Wednesday, March 29, 2017

Border Walls and the Rise of the Right

 by  Dawit Wolde Giorgis

A wave of right wing nationalism is sweeping across Europe and the US. A decade ago it was not so visible but in the last two years the phenomenon has gripped the world and created a tension that could lead into global turmoil. From UK to France, Netherlands, Hungary, Poland, Austria, Germany, Greece, Sweden, Slovakia, and the United States, the slogan of WE FIRST has been resonating with fury and passion. It is far from certain that the hard right will prevail in all these contests in the near future but they are gaining ground. They may not have identical visions but they all share a WE FIRST, a sign of hard-core nationalism.

“From UPIK’s Farage “we want our country back” to the Austrian Freedom Party’s guiding principle, “Austria First”, to Trump’s promise to ‘Make America Great Again’ they all share a “put us first!” 1 The battle line has been drawn. The cornerstone of this new phenomenon both in Europe and USA is opposition to immigrants and immigration with the hard-right parties in Germany, France, Austria and the Netherlands explicitly anti Muslims and the USA anti Mexicans and anti Muslims.

 In a speech on March 9, 2017, at a Brookings Institution event in Washington, D.C, former President Bill Clinton warned against the rising popularity of nationalism across the world, such as Trump’s “American First” policy. “People who claim to want the nation-state are actually trying to have a pan-national movement to institutionalize separatism and division within borders all over the world...And it always comes down to two things — are we going to live in an us and them world, or a world that we live in together? If you got that, in every age and time, the challenges we face can be resolved in a way to keep us going forward instead of taking us to the edge of destruction.” Some vocal segments of rights in Europe and America want to be acknowledged as a homogeneous society based on common cultural, color and ethnic identity, essentially as a white society, which owns the nation states. Africans, Muslims, Minorities are portrayed as immigrants who don’t belong there. The greatest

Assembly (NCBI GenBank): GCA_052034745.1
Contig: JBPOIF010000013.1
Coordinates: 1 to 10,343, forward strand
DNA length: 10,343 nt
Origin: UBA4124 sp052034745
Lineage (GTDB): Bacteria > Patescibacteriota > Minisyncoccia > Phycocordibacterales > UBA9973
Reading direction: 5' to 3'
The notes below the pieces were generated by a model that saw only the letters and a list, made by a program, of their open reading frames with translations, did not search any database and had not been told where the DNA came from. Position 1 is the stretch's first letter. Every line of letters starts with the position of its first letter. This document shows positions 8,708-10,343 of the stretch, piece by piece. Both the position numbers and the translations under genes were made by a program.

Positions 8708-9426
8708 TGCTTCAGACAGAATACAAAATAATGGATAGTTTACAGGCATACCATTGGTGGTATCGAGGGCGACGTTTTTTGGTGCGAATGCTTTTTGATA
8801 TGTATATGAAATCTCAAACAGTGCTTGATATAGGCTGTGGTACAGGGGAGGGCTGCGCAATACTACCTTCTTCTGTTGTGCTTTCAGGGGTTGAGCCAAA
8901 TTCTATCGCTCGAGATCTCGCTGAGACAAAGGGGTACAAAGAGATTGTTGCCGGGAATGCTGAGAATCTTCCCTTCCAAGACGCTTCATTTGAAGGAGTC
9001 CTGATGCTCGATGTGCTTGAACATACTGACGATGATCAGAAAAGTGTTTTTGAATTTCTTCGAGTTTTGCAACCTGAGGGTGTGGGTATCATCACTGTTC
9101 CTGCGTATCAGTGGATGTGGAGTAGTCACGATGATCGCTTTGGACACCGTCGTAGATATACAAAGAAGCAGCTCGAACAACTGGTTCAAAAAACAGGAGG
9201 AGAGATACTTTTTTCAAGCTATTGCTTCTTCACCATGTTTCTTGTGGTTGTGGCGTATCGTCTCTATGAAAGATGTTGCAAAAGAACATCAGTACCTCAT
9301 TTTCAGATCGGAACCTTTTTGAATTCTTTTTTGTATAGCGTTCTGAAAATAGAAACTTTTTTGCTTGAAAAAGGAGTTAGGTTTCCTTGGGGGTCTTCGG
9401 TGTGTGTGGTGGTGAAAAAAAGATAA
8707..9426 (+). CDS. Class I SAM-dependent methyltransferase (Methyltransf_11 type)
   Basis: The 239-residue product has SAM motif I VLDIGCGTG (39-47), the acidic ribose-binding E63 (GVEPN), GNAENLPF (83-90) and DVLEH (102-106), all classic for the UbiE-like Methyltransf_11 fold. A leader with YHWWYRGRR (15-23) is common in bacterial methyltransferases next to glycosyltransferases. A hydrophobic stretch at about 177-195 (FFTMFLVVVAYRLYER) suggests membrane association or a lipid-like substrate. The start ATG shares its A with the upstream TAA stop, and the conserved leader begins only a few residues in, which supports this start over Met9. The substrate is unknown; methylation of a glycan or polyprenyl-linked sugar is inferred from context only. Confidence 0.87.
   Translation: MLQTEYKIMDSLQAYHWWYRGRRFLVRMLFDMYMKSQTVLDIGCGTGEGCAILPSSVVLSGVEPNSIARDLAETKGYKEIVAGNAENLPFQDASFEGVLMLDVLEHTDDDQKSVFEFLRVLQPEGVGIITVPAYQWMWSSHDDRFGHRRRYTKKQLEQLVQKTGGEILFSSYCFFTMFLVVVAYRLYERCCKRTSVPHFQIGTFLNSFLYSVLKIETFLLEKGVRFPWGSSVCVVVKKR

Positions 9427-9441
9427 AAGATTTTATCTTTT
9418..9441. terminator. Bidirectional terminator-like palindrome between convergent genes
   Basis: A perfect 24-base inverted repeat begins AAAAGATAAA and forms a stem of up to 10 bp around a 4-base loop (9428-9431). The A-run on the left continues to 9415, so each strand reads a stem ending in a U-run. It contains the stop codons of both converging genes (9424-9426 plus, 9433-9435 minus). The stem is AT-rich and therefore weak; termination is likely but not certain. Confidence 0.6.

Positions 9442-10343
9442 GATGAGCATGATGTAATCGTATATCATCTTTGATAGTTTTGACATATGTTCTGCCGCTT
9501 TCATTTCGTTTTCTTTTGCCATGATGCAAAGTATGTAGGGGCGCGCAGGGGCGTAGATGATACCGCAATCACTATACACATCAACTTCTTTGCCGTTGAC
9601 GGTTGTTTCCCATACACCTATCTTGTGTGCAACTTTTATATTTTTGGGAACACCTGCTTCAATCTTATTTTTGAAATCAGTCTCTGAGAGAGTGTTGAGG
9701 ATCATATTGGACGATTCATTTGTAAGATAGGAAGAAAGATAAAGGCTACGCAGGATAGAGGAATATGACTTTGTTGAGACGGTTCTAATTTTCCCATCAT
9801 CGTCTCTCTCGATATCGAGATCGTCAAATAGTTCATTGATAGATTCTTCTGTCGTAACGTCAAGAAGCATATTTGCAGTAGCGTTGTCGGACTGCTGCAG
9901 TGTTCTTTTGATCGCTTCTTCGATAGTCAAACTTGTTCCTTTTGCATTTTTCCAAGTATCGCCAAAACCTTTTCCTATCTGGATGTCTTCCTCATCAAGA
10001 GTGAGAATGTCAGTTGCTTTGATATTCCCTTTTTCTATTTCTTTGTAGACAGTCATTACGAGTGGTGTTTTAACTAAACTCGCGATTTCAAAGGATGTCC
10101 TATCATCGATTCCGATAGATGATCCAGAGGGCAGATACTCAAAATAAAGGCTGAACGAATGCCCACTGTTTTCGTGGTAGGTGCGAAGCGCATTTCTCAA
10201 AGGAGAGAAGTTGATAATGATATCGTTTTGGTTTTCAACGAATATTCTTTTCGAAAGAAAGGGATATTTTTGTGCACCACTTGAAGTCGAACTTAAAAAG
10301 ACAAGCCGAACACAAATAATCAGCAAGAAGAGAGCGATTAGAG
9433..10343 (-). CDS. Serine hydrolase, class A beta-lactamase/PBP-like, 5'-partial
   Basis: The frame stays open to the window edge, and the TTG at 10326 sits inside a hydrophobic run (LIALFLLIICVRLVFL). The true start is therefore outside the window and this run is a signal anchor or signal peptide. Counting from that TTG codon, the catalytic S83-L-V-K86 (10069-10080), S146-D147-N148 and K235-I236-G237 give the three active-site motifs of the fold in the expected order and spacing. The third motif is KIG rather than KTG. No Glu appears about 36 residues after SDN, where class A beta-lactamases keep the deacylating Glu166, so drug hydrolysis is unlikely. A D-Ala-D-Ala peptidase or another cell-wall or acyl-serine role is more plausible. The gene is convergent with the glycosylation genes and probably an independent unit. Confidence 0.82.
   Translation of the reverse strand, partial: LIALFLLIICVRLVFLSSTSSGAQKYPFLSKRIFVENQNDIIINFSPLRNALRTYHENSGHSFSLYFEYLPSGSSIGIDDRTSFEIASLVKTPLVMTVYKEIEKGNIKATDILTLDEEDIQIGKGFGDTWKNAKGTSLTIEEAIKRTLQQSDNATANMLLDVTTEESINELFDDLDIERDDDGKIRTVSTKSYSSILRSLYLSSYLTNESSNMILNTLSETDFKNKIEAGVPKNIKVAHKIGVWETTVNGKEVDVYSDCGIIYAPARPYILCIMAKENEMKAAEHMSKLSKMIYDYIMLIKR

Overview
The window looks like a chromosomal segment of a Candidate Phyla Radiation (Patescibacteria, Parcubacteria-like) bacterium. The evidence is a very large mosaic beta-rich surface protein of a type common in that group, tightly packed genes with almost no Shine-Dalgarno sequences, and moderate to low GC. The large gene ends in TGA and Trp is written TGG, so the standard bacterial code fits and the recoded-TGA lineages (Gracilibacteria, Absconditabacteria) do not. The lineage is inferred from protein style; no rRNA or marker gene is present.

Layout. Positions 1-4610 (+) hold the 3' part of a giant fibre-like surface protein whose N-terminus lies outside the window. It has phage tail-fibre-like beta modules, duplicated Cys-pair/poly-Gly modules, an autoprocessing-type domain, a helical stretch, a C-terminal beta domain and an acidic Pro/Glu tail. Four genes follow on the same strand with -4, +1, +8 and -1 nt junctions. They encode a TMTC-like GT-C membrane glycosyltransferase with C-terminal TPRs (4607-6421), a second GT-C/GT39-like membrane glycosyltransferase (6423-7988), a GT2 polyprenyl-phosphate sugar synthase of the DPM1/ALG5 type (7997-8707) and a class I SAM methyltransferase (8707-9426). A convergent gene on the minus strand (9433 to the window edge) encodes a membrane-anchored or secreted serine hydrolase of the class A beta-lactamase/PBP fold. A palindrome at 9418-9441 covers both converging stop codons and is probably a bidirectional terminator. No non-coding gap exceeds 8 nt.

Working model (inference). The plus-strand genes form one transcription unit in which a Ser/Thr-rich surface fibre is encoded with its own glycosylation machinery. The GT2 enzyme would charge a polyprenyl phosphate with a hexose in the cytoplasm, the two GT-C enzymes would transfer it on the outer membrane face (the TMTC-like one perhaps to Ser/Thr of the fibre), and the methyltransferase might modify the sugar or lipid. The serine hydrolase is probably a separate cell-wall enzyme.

contributing factor to this emerging ideology of exclusion and separation is the increasing wealth gap between the haves and have-nots both in Europe and America. The world today is far more divided between rich and poor than it was a quarter of a century ago. Successive governments both in Europe and America have failed to address this wealth gap, which has lead to increasing social economic instability and to a very narrow and dangerous worldview and selfdefinition, which is anti immigrant and anti establishment......-……………Read full article (PDF

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